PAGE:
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HNRS285 Hamilton: Then and Now: Home

Alexander Hamilton

The causes of hostility among nations are innumerable.
                                     ~ Alexander Hamilton, Federalist Papers No. 6

Secondary Sources

Use the Big Red Box
from the library's homepage to find books.

Books will give you the background and overview that will help you put primary documents within historical context.

Things to think about

  • Is there a transcript to help with handwriting and issues of quality?
  • Does the historical language make it difficult to understand?
    • Oxford Dictionary of English Entymology
  • What is the chronology of events?
  • What is the writer's point-of-view?
  • What is the writer's purpose for creating the document?
  • What is the historical context for the document?
  • Do you have all the names of people, places, and events related to the document?
  • Do you have all the pertinent dates related to this document?

Finding Primary Sources

Primary Sources are readily found online, as more institutions fund projects to scan their documents and make them available to the public.  Your best sources for primary documents from the American colonial era are The Library of Congress and the National Archive.  For other online resources, stick to web site from:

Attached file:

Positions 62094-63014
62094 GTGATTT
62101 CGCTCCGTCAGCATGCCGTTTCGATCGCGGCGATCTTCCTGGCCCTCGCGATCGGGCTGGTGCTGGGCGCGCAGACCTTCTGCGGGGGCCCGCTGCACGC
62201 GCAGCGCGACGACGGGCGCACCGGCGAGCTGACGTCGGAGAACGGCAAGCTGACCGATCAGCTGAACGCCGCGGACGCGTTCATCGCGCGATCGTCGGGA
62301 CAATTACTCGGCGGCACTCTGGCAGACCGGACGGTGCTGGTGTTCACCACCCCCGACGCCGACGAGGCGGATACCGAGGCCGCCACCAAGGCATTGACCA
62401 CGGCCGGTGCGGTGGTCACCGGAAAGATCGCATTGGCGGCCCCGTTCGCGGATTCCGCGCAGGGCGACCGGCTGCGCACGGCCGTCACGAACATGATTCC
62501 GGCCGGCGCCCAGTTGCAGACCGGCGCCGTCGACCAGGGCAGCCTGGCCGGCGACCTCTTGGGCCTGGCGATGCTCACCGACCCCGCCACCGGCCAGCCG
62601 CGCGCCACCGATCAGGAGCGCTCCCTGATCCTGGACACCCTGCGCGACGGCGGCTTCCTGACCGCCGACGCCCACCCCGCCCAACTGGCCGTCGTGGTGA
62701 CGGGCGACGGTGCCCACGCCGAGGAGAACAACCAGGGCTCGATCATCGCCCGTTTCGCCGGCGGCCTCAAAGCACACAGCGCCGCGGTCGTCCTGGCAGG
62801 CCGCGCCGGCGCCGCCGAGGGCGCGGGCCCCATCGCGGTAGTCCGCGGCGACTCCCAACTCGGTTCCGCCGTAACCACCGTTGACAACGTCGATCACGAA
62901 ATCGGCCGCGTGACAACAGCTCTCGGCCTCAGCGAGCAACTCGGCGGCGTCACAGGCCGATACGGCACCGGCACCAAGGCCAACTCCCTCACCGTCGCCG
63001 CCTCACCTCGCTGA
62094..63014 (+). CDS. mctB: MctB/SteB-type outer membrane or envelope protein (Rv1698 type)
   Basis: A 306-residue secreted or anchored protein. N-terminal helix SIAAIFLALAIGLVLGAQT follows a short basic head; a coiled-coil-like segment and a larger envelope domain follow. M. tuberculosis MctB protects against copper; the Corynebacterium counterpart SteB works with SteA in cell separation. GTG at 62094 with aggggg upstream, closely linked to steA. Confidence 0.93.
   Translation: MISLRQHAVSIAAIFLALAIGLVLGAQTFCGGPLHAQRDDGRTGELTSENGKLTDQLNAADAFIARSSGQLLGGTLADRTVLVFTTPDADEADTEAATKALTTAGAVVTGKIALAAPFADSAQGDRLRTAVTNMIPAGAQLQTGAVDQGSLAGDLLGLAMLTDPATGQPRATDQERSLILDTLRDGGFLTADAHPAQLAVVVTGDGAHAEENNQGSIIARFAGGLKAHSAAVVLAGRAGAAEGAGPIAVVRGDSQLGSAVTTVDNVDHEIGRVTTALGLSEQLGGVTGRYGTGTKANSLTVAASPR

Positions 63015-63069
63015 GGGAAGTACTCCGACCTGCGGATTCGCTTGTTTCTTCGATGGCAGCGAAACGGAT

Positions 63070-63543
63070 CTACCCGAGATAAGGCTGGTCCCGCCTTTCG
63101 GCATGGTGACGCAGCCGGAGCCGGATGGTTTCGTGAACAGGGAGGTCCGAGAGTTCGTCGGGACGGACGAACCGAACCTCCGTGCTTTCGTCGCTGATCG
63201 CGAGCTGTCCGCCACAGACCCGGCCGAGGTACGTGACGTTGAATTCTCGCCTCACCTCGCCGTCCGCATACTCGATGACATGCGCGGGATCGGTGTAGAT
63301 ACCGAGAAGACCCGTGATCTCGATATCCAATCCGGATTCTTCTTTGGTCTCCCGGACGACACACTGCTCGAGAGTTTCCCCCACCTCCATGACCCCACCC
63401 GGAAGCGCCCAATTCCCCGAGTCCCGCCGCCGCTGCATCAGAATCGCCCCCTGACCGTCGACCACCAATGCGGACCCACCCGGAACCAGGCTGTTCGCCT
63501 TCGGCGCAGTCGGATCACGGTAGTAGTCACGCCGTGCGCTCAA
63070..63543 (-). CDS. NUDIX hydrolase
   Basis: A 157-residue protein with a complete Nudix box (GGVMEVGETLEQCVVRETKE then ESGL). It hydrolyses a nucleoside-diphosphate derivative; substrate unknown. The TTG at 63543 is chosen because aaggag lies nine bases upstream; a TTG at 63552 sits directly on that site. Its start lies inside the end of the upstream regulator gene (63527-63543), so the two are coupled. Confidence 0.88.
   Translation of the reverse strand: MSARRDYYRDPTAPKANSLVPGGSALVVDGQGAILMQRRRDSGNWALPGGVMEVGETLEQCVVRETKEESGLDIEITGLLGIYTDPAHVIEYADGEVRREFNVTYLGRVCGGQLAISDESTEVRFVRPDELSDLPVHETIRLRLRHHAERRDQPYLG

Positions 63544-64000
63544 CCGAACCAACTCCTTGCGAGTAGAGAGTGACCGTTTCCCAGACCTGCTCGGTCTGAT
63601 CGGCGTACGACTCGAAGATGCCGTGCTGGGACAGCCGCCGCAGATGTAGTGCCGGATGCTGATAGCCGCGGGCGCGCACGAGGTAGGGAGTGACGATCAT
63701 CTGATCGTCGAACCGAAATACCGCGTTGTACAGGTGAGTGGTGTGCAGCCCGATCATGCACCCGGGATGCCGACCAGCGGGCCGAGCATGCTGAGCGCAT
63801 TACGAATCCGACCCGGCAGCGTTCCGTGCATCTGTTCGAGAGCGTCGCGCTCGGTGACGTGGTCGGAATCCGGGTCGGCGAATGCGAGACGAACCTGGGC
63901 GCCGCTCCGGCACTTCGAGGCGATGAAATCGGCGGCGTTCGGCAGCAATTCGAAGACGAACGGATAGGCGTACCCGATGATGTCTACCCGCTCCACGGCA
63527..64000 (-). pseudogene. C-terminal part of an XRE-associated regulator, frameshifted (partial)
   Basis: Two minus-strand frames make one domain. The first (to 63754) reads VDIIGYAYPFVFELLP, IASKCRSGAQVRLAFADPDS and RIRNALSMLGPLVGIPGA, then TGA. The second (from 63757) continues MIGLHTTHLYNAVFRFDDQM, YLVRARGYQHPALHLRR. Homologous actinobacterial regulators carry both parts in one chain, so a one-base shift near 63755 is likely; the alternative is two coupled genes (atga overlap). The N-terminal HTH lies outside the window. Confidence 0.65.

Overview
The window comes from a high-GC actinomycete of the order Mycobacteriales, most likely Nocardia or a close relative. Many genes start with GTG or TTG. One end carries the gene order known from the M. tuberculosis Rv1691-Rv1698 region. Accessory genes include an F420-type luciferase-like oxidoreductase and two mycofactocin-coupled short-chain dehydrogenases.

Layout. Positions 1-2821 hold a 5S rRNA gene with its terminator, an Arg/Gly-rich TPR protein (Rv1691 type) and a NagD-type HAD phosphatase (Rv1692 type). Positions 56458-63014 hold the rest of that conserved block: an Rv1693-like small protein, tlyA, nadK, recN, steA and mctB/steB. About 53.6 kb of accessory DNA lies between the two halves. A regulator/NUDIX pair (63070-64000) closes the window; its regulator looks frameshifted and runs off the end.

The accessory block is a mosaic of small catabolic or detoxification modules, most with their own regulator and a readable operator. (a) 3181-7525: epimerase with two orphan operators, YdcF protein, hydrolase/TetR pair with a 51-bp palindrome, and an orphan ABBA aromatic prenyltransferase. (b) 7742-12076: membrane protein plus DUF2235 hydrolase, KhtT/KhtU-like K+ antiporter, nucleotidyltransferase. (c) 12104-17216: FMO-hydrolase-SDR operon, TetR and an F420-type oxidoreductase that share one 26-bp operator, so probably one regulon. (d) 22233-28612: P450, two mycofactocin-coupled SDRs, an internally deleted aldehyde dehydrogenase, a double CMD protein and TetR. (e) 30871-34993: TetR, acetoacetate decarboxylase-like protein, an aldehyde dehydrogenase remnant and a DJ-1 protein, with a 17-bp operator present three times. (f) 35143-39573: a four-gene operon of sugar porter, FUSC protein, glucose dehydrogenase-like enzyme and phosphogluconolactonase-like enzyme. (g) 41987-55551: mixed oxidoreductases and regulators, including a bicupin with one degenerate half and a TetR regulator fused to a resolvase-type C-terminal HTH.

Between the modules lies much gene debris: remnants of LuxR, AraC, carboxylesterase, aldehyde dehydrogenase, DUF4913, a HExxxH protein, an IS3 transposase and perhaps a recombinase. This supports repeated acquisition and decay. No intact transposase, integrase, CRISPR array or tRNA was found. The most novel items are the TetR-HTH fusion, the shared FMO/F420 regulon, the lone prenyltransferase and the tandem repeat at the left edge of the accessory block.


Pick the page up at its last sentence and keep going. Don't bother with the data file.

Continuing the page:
• Museums
  • Libraries
  • Archives

These institutions have the expertise to make copies according to archival standard and to organize them in a meaningful way.

Primary Sources

Alexander Hamilton

John Trumbull (American, Lebanon, Connecticut 1756–1843 New York),1804, Oil on canvas,
Gift of Henry G. Marquand, 1881, Metropolitan Museum of Art, New York, New York.

Searching for Primary Documents in the Big Red Box

You can use the following words in your search to try to coax out the primary documents:

  • diary
  • correspondence
  • speeches
  • memoirs
  • autobiography
  • letters
  • interviews
  • journal
  • narrative